The result showed that commuters walked an average of approximately 2.2 kilometers to work. The speed averaged 5.8 km/h, took 23 minutes, and required 2,800 steps. The pedestrians make about 385 walks a year, roughly 80 kilometers a year.
– It is interesting that walking outdoors requires 30 percent more energy than if you walk at the same speed on a flat surface indoors. A positive consequence of the 6,000 transport steps is that it is easier to lose weight and reduces the risk of diseases such as diabetes type 2, cancer, and dying premature, says Peter Schantz.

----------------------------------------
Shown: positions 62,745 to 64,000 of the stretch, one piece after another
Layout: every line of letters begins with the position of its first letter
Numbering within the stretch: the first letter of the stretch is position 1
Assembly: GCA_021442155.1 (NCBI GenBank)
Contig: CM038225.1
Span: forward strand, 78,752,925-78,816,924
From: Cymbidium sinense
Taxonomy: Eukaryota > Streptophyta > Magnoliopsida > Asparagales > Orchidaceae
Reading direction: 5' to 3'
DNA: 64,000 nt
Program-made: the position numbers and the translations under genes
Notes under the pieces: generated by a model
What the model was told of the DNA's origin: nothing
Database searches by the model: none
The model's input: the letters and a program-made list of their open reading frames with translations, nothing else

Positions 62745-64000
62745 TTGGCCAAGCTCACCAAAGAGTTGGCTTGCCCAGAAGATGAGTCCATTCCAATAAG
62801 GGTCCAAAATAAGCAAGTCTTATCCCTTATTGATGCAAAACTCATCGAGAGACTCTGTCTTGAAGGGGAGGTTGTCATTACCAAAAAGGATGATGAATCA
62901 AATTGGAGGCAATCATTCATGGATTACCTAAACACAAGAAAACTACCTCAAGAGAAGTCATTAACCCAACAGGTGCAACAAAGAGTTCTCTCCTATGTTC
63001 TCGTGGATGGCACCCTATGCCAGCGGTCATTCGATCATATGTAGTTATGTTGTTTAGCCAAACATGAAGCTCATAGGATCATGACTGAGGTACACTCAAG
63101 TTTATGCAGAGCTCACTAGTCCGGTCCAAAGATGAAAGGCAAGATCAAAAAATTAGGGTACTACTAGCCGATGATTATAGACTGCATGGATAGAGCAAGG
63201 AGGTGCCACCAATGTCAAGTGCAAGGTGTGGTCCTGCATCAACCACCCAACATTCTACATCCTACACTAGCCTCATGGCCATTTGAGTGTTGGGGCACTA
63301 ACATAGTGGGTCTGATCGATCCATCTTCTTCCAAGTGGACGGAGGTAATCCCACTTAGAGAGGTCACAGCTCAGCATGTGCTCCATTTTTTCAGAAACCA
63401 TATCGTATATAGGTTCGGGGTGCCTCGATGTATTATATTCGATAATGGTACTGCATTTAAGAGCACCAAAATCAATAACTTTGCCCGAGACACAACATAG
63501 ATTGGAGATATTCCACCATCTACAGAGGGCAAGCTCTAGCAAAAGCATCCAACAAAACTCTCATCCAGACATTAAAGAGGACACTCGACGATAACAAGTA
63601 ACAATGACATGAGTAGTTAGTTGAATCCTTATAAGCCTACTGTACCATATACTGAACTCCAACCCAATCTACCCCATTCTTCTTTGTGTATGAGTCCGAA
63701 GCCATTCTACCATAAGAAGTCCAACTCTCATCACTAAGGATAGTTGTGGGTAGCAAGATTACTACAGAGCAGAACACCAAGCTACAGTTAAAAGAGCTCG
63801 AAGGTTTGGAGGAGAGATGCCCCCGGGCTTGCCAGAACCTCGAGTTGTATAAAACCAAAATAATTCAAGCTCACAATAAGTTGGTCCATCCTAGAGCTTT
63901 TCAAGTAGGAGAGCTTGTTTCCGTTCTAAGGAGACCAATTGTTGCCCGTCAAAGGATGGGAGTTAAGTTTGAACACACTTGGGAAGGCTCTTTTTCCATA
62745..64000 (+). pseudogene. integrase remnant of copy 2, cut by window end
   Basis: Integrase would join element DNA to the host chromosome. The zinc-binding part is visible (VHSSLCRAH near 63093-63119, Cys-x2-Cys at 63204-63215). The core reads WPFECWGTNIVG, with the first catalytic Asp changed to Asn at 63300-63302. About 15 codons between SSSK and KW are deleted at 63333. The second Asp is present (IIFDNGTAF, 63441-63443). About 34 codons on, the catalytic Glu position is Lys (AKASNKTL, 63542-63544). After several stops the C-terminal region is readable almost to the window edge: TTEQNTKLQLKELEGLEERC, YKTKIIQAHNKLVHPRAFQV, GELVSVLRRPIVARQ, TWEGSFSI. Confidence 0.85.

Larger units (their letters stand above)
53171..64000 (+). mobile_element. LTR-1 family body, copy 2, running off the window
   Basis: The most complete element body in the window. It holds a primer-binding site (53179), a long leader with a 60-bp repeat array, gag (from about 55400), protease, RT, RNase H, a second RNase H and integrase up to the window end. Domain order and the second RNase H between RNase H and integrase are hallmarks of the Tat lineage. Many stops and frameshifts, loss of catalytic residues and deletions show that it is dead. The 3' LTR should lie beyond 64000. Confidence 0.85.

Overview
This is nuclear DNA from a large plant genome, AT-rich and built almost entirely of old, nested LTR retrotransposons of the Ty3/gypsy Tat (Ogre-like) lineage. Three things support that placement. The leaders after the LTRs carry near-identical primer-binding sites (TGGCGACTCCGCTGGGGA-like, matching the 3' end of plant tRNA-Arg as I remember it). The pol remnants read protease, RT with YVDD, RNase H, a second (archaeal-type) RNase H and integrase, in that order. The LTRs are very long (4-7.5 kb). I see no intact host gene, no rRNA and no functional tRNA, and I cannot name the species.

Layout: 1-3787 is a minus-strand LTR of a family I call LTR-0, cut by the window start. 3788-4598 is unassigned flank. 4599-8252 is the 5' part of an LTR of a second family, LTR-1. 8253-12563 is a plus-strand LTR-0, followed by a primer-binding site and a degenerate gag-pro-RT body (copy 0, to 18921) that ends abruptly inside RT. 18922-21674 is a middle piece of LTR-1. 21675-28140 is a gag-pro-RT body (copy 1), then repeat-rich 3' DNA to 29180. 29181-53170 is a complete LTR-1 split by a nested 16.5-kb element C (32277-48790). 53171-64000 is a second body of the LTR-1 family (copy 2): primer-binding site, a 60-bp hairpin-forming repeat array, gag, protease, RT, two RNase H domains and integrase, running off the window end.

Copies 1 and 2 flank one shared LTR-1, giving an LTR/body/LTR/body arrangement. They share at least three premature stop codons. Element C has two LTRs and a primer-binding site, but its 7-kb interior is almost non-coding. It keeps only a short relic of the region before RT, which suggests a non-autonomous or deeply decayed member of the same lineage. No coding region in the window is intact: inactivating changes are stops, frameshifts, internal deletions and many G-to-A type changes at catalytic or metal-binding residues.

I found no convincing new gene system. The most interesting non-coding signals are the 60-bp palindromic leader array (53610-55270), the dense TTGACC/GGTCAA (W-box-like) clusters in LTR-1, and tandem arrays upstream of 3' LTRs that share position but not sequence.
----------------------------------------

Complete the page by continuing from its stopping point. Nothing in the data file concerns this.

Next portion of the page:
Earlier recommendations to walk 10,000 steps per day came in 1964 from Japan and, according to Peter Schantz, have no scientific evidence.
– The health effects level off after 6,000 transport steps, but if you walk more steps, it contributes to increased energy turnover, which has value but not significant health effects.
The authors are Peter Schantz, Karin Olsson, Jane Salier Eriksson and Hans Rosdahl.